French President Emmanuel Macron’s government faces two moves of no-confidence after trying to push ahead with plans to raise the country’s pension age.
The centrist MPs and the far-right National Rally Party have both filed petitions of no confidence in the government.
A successful vote of no confidence would bring down the government and repeal the legislation but would need the support of a majority of the country’s 577 lawmakers – a coalition that needs to stretch from the hardline left to the far right.
The far-right movement is not expected to succeed, but the centrist vote is expected to be tighter.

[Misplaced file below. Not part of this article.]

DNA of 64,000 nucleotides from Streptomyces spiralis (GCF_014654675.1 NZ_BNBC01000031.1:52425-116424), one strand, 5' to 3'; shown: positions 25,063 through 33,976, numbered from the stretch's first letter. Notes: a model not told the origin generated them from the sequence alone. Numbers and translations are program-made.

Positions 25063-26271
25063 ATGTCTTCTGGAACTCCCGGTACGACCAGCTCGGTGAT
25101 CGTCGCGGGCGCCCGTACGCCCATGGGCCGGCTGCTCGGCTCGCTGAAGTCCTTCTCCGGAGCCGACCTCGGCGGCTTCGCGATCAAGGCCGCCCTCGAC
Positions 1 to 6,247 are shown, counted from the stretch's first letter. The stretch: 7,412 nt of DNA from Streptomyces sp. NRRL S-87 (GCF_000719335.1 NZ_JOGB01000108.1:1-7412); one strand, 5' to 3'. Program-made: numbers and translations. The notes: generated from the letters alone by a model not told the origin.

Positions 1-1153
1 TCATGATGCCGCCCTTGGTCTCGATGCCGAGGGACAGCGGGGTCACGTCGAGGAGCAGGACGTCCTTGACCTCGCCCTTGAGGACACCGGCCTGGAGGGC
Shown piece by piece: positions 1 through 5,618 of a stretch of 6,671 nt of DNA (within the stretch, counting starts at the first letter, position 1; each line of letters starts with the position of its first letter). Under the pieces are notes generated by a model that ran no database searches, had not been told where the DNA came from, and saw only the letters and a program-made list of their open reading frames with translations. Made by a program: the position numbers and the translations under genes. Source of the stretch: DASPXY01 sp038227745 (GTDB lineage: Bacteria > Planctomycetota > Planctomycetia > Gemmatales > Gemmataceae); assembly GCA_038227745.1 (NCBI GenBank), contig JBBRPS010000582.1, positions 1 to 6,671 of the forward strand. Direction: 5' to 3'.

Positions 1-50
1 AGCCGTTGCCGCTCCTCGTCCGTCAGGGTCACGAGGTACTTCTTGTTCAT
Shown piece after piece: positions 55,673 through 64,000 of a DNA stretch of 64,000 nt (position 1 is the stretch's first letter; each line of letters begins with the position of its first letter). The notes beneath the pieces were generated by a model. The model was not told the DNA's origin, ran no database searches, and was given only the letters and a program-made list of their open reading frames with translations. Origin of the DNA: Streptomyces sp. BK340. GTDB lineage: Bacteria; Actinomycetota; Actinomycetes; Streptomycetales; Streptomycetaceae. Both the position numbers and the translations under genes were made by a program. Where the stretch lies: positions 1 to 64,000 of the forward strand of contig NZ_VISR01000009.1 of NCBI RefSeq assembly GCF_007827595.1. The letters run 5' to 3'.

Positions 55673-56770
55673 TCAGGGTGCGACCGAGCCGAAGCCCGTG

It comes after protesters clashed with police on the streets of Paris on Friday, with officers made dozens of arrests during the unrest at the Place de la Concorde.
Protests also occurred in other French cities, including Bordeaux, Toulon and Strasbourg.
Protesters on a highway near the western city of Rennes clashed with police on Monday as they erected burning barricades to block traffic.
“The real violence is not in the streets, but in reform,” said Christine Lassalle, a member of the FO, one of France’s main trade unions.